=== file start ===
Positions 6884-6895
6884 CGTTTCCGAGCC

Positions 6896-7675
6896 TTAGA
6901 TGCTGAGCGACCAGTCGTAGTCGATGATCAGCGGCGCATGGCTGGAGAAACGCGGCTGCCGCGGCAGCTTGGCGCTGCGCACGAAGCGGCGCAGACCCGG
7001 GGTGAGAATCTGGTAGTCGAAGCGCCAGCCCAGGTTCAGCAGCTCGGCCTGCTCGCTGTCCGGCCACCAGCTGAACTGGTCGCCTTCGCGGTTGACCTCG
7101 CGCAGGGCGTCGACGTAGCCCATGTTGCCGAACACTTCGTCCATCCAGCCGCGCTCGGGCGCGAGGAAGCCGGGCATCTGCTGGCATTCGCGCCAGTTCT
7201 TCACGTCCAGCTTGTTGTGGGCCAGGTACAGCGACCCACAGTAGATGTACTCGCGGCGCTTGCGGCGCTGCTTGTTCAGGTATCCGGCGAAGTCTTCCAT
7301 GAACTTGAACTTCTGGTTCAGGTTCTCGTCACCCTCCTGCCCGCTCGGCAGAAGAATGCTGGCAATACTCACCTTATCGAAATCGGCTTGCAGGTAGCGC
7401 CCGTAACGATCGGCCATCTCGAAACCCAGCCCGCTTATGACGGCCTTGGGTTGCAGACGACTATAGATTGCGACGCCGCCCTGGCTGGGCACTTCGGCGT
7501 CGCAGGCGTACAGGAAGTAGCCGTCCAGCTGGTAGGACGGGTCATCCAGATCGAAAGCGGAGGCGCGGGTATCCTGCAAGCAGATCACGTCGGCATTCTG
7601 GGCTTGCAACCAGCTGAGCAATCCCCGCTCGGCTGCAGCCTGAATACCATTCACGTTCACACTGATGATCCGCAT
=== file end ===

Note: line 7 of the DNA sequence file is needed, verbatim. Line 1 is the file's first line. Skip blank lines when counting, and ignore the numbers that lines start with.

7101 CGCAGGGCGTCGACGTAGCCCATGTTGCCGAACACTTCGTCCATCCAGCCGCGCTCGGGCGCGAGGAAGCCGGGCATCTGCTGGCATTCGCGCCAGTTCT